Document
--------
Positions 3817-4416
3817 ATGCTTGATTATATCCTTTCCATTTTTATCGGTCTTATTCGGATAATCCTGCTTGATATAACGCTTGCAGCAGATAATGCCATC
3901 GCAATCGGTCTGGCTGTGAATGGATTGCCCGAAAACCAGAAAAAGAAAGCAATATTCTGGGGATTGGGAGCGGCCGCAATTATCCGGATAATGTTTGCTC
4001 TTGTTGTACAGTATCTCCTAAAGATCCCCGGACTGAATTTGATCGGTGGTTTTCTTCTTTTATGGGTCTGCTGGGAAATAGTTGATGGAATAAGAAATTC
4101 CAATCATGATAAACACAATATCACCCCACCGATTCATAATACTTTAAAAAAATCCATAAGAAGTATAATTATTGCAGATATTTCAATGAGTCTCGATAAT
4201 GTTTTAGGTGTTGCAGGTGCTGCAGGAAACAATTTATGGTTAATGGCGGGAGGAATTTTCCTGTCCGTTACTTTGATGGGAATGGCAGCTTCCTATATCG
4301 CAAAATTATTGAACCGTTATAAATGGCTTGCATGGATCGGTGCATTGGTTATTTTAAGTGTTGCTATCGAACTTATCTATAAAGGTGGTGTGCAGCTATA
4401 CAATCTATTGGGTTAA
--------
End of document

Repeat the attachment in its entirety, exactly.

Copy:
Positions 3817-4416
3817 ATGCTTGATTATATCCTTTCCATTTTTATCGGTCTTATTCGGATAATCCTGCTTGATATAACGCTTGCAGCAGATAATGCCATC
3901 GCAATCGGTCTGGCTGTGAATGGATTGCCCGAAAACCAGAAAAAGAAAGCAATATTCTGGGGATTGGGAGCGGCCGCAATTATCCGGATAATGTTTGCTC
4001 TTGTTGTACAGTATCTCCTAAAGATCCCCGGACTGAATTTGATCGGTGGTTTTCTTCTTTTATGGGTCTGCTGGGAAATAGTTGATGGAATAAGAAATTC
4101 CAATCATGATAAACACAATATCACCCCACCGATTCATAATACTTTAAAAAAATCCATAAGAAGTATAATTATTGCAGATATTTCAATGAGTCTCGATAAT
4201 GTTTTAGGTGTTGCAGGTGCTGCAGGAAACAATTTATGGTTAATGGCGGGAGGAATTTTCCTGTCCGTTACTTTGATGGGAATGGCAGCTTCCTATATCG
4301 CAAAATTATTGAACCGTTATAAATGGCTTGCATGGATCGGTGCATTGGTTATTTTAAGTGTTGCTATCGAACTTATCTATAAAGGTGGTGTGCAGCTATA
4401 CAATCTATTGGGTTAA